The subscription e-commerce market totaled at least $10 billion in 2018, according to a report by McKinsey.
At the time, McKinsey reported 15% of online shoppers signed up for one or more subscription services. It’s safe to assume that as the use of technology has become even more ingrained in our everyday lives, that number has since increased.
So why are consumers signing up to receive products on a recurring basis anyway?
Well, the answer can be found by looking at the way McKinsey categorized subscription services: replenishment, curation, and access.
“Replenishment subscriptions allow consumers to automate the purchase of commodity items, such as razors or diapers,” the report states. “Curation subscriptions seek to surprise and delight by providing new items or highly personalized experiences in categories such as apparel, beauty, and food. Last, access subscribers pay a monthly fee to obtain lower prices or members-only perks, primarily in the apparel and food categories.”
While the data showed the opportunity for brands to grow in this space, it also noted a few challenges within the subscription business model. Specifically that it’s hard to retain customers.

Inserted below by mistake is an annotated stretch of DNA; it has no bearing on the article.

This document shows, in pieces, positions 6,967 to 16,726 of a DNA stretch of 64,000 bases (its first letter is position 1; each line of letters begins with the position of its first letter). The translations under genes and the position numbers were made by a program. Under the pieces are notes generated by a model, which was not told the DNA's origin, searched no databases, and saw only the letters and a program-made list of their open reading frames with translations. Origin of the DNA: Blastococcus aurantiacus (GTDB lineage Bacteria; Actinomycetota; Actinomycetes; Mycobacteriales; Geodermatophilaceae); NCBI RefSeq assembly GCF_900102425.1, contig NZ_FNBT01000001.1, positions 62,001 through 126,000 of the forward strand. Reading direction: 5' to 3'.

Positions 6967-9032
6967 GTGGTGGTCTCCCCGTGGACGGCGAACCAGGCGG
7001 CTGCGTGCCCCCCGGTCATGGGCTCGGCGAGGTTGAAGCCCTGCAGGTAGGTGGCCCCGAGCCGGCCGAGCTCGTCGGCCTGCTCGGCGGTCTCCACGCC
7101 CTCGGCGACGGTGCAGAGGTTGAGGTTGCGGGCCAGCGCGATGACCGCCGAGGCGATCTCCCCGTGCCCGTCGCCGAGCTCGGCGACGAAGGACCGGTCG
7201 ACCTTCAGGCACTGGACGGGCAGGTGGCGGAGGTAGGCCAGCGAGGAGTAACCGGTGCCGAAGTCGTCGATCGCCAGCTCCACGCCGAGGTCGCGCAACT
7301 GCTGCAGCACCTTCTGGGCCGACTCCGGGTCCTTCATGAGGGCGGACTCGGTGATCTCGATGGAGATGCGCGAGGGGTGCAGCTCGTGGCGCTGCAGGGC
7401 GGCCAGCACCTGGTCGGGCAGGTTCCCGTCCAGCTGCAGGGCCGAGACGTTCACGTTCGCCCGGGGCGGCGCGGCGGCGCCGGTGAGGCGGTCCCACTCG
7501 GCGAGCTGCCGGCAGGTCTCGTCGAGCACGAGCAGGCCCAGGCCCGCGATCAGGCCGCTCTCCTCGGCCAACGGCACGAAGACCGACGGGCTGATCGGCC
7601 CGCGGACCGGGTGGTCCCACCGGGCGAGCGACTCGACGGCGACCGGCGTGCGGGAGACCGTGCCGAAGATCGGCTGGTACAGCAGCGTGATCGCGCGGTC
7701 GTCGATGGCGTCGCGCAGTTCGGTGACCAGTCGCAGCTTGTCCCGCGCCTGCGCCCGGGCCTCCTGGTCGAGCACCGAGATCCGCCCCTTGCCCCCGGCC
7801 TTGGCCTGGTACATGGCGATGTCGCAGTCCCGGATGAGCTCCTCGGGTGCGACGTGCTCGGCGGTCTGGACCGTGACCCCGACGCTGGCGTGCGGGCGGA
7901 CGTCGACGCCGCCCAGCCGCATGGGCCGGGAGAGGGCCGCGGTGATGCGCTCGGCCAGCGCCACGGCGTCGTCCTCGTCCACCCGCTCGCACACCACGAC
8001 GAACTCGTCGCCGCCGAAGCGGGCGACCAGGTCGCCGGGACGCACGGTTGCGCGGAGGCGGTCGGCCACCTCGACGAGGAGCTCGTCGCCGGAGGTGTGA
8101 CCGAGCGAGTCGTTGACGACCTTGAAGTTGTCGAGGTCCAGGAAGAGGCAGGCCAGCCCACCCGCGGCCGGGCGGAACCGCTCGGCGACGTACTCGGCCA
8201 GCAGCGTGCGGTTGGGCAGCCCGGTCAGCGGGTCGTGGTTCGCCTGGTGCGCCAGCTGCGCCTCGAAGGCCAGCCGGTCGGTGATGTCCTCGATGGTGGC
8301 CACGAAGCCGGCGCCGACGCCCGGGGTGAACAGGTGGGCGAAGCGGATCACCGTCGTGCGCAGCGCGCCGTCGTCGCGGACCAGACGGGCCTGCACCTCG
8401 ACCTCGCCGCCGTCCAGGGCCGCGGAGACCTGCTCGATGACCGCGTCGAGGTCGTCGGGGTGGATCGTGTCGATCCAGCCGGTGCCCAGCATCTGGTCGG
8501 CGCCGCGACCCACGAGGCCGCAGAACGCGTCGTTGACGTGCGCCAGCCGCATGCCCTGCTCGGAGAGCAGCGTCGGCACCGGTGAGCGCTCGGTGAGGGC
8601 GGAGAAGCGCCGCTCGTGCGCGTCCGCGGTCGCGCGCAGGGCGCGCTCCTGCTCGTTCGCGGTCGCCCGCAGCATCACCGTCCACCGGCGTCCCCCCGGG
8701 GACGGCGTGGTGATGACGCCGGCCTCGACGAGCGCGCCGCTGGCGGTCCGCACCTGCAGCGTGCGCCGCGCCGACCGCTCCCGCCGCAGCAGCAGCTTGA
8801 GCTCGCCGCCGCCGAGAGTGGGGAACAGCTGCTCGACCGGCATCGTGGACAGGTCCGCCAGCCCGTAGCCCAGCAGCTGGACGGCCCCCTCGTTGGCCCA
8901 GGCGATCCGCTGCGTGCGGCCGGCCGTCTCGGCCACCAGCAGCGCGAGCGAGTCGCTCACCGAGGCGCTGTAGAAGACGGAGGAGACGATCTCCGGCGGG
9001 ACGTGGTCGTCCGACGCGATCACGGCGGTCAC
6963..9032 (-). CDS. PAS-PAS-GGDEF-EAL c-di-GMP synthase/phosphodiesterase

The first reason McKinsey’s research lists for “consumers are quick to cancel services that don’t deliver a superior experience. This includes, but is not limited to, “poor product quality, dissatisfaction with the assortment, or a lack of perceived value.”
Additionally, McKinsey noted people cancel their services when they don’t feel like they’re getting their values worth.
The last challenge McKinsey detailed for subscription is matching supply and demand.
“Consumers are much more likely to cancel when products pile up or they can’t customize order volumes to match their actual requirements,” the report stated.
Despite challenges around customer retention, the subscription trend continues. Here are the top five industries seeing the most innovation and growth:
From renting clothes to being able to return the ones you don’t want, the retail industry has seen a ton of innovation in the form of subscription boxes. A lot of retail brands using subscription can be categorized into McKinsey’s curation and access categories.
Stitch Fix advertises themselves as an “online styling service that delivers a truly personalized shopping experience, for you and your family.”
Customers of Stitch Fix fill out a style profile, and a personal stylist will “handpick pieces” to fit said customer’s tastes, needs and budget. Each box contains a curated selection of clothing, shoes and accessories to try on at home. People are able to send back the rest in a prepaid USPS envelope. Shipping and returns are free—even for exchanges.
If a person is more interested in renting clothing, they can do so at Armoire. This women’s rental clothing membership offers an “infinite closet,” styled just for them.
American Eagle Style Drop is an online monthly subscription rental service that gives you access to hundreds of American Eagle looks for one flat fee. It works on a set-of-3 concept. Subscriptions include unlimited shipping and exchanges for a flat monthly fee.